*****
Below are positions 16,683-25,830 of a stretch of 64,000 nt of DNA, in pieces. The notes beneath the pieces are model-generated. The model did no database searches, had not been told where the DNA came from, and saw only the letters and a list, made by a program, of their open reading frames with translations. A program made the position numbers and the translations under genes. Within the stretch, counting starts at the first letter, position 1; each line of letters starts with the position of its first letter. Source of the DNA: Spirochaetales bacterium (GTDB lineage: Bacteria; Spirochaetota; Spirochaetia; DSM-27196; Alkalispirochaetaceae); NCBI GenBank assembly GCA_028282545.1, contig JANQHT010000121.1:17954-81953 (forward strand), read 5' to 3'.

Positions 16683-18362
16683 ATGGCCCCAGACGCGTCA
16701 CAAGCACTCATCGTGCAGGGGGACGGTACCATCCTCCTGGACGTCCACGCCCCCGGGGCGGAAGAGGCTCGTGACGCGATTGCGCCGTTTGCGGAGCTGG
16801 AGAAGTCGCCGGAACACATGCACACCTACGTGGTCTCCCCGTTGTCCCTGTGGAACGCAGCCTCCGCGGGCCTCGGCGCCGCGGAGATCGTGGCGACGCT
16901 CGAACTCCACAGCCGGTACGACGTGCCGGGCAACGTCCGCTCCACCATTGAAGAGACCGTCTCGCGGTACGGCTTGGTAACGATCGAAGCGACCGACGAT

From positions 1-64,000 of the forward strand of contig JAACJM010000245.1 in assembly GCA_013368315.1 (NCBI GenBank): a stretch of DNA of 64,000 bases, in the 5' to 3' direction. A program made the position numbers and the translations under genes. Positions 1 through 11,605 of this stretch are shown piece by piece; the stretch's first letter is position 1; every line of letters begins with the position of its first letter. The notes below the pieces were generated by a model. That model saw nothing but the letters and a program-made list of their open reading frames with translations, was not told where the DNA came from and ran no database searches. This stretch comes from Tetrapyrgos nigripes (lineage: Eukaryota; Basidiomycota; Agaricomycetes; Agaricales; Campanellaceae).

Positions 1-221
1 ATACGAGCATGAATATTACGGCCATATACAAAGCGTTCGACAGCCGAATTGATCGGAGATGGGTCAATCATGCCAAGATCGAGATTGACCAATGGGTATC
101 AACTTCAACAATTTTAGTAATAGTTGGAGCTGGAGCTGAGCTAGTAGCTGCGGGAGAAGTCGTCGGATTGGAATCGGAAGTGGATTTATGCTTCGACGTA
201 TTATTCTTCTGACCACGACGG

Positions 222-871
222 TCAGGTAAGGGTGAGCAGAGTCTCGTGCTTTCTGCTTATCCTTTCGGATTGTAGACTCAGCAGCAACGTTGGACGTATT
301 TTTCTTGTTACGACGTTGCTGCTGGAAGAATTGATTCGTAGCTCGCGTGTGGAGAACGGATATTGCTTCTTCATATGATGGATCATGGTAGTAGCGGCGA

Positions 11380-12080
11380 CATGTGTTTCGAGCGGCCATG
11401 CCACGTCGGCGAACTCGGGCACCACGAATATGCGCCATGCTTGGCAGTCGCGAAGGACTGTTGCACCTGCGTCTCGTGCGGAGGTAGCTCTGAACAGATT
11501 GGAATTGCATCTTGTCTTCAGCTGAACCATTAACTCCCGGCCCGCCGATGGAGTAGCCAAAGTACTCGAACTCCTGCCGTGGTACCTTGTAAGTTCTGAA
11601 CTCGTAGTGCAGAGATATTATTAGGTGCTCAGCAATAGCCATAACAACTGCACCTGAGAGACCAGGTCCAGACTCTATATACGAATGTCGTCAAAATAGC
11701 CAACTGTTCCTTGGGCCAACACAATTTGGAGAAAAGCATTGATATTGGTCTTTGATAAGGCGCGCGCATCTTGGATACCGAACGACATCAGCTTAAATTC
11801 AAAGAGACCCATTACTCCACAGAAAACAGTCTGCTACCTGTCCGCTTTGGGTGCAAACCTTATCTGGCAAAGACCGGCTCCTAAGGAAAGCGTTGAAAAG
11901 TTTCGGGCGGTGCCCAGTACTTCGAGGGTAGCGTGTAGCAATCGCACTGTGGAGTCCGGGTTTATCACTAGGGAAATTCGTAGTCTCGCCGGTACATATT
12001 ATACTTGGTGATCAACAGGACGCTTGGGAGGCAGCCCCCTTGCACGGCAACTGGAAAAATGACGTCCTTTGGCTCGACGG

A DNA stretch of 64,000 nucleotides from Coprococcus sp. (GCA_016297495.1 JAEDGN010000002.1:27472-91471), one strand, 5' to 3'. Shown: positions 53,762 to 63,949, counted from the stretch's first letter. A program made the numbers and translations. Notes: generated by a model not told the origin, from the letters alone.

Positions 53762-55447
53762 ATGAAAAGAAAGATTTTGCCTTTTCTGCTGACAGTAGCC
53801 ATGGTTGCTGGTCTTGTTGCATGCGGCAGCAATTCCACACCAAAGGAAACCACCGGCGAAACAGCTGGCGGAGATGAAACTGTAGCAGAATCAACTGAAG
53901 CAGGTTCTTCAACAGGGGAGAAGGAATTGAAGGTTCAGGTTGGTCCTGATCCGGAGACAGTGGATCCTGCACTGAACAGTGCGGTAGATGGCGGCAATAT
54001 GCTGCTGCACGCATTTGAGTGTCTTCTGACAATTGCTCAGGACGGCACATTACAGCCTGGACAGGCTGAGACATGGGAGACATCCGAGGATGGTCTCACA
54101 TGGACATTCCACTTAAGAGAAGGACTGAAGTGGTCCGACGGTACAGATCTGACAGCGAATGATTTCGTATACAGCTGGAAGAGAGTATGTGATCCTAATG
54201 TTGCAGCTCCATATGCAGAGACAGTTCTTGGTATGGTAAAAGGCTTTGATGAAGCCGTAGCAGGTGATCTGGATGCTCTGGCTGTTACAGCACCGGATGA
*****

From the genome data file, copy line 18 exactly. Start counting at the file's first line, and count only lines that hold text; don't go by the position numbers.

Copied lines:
11501 GGAATTGCATCTTGTCTTCAGCTGAACCATTAACTCCCGGCCCGCCGATGGAGTAGCCAAAGTACTCGAACTCCTGCCGTGGTACCTTGTAAGTTCTGAA